In The Cambridge Companion to Nozick's 'Anarchy, State, and Utopia'. Cambridge University Press (2011)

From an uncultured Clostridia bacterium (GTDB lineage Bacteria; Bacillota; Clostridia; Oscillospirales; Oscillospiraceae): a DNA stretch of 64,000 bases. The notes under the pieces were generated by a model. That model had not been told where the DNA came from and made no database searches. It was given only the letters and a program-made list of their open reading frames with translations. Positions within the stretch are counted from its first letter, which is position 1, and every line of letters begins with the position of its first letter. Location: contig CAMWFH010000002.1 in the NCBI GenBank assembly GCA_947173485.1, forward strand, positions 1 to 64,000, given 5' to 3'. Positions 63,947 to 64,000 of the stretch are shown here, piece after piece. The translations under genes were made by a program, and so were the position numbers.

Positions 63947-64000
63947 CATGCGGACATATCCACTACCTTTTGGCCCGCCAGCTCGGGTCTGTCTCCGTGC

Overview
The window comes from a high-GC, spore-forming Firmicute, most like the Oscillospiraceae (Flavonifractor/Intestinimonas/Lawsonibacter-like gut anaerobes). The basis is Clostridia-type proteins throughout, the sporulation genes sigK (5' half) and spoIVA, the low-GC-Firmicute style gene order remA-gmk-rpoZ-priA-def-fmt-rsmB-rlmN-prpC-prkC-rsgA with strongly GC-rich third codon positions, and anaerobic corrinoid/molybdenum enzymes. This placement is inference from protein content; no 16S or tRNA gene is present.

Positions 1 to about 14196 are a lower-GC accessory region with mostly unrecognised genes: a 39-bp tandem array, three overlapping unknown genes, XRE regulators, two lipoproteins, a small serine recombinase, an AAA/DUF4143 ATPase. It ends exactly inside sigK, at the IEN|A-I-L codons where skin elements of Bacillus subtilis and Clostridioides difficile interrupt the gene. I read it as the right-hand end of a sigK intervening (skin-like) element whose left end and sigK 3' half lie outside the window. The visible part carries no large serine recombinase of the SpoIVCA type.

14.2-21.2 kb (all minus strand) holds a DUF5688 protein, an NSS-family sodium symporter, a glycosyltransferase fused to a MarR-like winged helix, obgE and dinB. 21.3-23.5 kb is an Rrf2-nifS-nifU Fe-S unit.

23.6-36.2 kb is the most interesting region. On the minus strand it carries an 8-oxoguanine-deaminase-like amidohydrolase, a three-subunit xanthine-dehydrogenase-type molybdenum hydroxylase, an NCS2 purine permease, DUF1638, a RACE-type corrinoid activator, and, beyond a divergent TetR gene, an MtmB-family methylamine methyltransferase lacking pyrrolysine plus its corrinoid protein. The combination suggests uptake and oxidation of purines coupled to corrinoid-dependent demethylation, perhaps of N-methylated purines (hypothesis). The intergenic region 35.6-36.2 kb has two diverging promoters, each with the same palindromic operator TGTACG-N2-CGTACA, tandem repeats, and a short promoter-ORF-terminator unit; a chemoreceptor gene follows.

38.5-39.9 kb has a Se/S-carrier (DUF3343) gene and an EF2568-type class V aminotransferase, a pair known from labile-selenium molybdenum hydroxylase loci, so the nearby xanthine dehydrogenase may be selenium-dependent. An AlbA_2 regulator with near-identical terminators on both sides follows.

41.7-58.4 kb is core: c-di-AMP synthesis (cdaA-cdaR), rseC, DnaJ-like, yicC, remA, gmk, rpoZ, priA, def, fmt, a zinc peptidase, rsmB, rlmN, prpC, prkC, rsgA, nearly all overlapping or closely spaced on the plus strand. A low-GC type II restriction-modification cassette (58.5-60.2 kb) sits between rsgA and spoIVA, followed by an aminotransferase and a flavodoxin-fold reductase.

AbstractThis paper analyses Nozick's possible-worlds model of utopia. It identifies and examines three arguments in favour of the minimal state: (1) the minimal state is the real-world analogue of the possible-worlds model and can hence be considered to be inspiring; (2) the minimal state is the common ground of all possible utopian conceptions and can hence be universally endorsed; and (3) the minimal state is the best or at least a very good means for approximating or achieving utopia. While constituting fascinating lines of inquiry, all arguments are found to be wanting and unable to yield the conclusions that Nozick intended to establish. Nonetheless, they establish interesting and important results, in particular the result that the minimal state is the maximal institutional structure that is in principle compatible with the complete satisfaction of the maximal non-arbitrary set of preferences that are in principle co-satisfiable, as well as the corollary that in utopia any state will exert at most the functions of a minimal state.
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